Bryan Reynolds acknowledges he couldn’t force Pirates’ hand

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BRADENTON, Fla. — Bryan Reynolds requested a trade this offseason. He also had no real power to force one.

So he’s back at spring training with Pittsburgh, preparing for another season with the Pirates. There’s no use looking too far into an uncertain future.

“I’m always going to be where my feet are at,” the 28-year-old outfielder said Wednesday. “I’m here right now, so I’m locked in for a hundred percent Pirates – whatever that takes.”

Pittsburgh’s first workout for pitchers and catchers was Wednesday, but for outfielders like Reynolds it’s not until Monday. So he was in camp several days early. Still, Reynolds said nothing has really changed since he made his trade request before the winter meetings.

He made it clear the request is related to his desire for a contract extension – and not any discontent with playing in Pittsburgh.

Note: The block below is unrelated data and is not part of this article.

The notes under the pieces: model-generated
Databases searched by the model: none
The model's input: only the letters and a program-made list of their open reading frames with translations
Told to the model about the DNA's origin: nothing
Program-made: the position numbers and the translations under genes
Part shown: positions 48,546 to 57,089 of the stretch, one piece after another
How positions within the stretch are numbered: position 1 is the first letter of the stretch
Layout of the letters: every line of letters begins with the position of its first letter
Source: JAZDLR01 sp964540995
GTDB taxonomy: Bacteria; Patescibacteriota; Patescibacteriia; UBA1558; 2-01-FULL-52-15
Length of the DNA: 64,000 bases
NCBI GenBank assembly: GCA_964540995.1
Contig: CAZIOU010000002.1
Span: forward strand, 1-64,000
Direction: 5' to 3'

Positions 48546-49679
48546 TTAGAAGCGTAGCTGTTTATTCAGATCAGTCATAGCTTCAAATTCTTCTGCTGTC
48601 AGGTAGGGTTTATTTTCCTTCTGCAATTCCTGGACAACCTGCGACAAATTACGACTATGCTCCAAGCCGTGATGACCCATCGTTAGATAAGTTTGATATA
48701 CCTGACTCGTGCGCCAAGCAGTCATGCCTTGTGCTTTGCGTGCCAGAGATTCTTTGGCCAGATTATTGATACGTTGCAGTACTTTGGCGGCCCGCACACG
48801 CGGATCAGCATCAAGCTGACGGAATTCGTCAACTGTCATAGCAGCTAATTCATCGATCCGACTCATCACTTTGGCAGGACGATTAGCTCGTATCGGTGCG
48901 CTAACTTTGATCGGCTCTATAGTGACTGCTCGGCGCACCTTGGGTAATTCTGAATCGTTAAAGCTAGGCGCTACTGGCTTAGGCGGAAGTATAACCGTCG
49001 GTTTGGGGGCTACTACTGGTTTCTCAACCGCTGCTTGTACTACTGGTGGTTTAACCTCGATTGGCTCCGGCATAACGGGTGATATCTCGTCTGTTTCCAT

“I’ve always said I like playing here. I like the city, I like the fans, I like the stadium. We like living in Pittsburgh for half the year,” he said. “I’m happy. I like my teammates, I like the staff, I like all that.”

He also indicated he’d be willing to stay if the price is right.

“My number one would be to sign an extension in Pittsburgh, but I want that to be a fair deal for both sides,” Reynolds said. “Not a crazy player, not a crazy team deal. That’s always been my number one.”

The problem for Reynolds is that although he’s a good player who might bring back a nice return for the Pirates if they dealt him, Pittsburgh can keep him a while if it wants. In fact, when he made his trade request, the Pirates said that would have “zero impact” on the team’s decision-making and noted he still has three years before hitting free agency.

That’s a reality Reynolds acknowledges.

“I was frustrated,” he said. “I think we have a right to kind of have those emotions, too, and that’s what we did, but obviously can’t force them to do anything.”

Reynolds hit .302 with 24 home runs and was an All-Star in 2021. His average dipped to .262 last year, when he hit a career-high 27 homers.

If the Pirates do trade him soon, it would be a full-circle moment. Reynolds came to Pittsburgh in the 2018 deal that sent star outfielder Andrew McCutchen to San Francisco. Now McCutchen has returned to the Pirates via free agency.